The Step Marie Kondo Forgot
I consider myself a Kondo fan girl! I’ve watched the Netflix series, I’ve read the book, and I totally tri-fold all of my tee shirts. I ask myself if my Tupperware spark joy. I love this woman.
But I think she forgot a step in the journey of using our houses to work for us.
She forgot the part where the mess can be life-changing.
On any regular Tuesday, I gather my family’s laundry to be washed. Tuesdays are totally messy. I rotate loads as quickly as I can in between reading stories to little ones and wiping peanut butter off of the toilet (how?!?!). There are a few hours of legit chaos where clothes are piled and queued and we all live around the process.
Marie Kondo’s method suggests that our messes should be analyzed, thanked, and processed so that order can reign. So many yesses to this. So many heart emojis. But before we can get to the tasks of analysis, gratitude, and processing, we have HUGE opportunity. We can learn from and with and through our messes.
Messes speak volumes:
When you encounter a mess, go through these questions to determine what information you can glean from the situation:
- What has happened? Did a birthday party leave a pile of clean up? Was there a surge of work at the office that took tons of your normal cleaning time? Is your young adult going through a heartbreak and can’t even fathom laundry organization? Is your mess speaking of emotional overwhelm? Each mess happens for a reason, and remembering that there’s often a reason for our messes helps us have more patience.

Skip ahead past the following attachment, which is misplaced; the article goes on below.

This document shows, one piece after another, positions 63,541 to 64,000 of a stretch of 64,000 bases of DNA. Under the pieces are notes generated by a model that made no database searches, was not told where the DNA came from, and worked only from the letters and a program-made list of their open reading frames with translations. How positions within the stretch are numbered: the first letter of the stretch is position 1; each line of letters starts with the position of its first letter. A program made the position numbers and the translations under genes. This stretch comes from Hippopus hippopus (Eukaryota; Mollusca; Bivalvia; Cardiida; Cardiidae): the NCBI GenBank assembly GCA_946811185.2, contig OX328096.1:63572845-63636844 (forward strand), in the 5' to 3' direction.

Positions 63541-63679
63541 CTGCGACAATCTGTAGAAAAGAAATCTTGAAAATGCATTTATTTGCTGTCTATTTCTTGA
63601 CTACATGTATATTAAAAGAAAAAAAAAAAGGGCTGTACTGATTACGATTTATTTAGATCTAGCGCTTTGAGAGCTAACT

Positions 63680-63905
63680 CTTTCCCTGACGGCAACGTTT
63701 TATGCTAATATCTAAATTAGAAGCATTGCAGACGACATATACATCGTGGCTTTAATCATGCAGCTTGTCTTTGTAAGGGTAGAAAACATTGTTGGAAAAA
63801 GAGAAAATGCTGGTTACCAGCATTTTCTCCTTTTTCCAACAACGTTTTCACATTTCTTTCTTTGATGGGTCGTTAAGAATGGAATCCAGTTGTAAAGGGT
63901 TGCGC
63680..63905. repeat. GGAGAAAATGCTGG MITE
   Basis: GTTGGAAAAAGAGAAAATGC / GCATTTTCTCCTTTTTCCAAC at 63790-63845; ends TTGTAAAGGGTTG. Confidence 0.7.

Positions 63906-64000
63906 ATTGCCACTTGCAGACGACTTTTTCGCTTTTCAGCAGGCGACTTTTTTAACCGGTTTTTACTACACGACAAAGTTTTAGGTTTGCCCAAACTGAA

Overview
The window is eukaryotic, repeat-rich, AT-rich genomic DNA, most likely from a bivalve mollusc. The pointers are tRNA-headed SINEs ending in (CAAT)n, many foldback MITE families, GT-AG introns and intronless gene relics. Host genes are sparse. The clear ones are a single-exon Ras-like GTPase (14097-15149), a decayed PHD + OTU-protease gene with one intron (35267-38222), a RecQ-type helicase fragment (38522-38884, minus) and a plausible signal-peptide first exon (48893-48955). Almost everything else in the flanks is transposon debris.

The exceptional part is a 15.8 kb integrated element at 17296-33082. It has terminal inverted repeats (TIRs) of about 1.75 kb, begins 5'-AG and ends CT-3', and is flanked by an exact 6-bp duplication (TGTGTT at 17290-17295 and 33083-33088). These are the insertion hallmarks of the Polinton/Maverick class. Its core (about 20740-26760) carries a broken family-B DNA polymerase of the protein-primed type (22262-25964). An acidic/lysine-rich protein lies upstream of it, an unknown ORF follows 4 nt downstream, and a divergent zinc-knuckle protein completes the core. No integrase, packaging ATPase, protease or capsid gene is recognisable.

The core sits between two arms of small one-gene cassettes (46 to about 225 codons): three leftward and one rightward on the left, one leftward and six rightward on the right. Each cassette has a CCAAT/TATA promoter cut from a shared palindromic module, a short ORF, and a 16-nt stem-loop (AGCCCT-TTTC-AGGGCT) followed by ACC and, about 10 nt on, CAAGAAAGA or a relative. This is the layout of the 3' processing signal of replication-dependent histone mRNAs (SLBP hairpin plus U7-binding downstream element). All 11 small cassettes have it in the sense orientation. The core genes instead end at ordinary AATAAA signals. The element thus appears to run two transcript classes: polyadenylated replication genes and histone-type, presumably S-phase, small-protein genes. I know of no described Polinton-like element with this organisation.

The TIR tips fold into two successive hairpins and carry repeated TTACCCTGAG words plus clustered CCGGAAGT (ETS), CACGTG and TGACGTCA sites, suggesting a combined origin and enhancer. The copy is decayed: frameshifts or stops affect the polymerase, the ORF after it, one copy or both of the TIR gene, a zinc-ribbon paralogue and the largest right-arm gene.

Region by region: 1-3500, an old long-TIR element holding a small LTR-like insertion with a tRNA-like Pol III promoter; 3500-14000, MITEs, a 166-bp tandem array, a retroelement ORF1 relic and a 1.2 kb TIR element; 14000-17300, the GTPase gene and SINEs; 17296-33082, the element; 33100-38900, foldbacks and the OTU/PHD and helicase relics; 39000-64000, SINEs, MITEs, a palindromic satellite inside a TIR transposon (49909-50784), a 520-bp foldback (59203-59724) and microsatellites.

- How are you feeling about this mess? Happy? Put-upon? Resentful? Procrastinating? Like a bad person? Inviting? Frustrated? Be honest. What is this mess bringing forward for you? Just sit with this emotion for a minute, and when you’ve taken a few big breaths, ask yourself if there’s a reason you’re feeling that particular way. Messes are merely magnifiers.
- What is the worst case scenario here? Is a couch ruined? Are you in for a bunch of work? Often the physical worst case scenario is a loss of product/food/décor, but the worst case scenario emotionally could be a whole lot deeper if we let our stuff get in the way of treating the people we love with kindness. Also, don’t’ shy away from enlisting the mess-maker in the clean up. It’s so important that kids learn that actions have consequences.
Messes present opportunities:
When hands are busy, hearts are open. How can you connect with someone as you move through this mess? The circumstances of our every-day are the clay with which we build the sculptures of our lives and relationships.
In each messy situation after you’ve gleaned the necessary information, always end with the question “How can I connect in this mess?” We can invite someone to help us clean, we can show our love rises above material things with repeated slogans like “When we make a mess, we just clean it up!” without anger or resentment.
When you have a personal mess, include your children in problem solving and helping YOU! They love to feel needed and appreciated. This is also a great chance for you to show them how to ask for help and the proper responses when people are both willing and unwilling to do things for us.
It might be different for you, but I know that my life is FULL of mess-portunities. Around every corner I am totally blessed with many chances to clean, repair, and repent.
Don’t waste the gifts!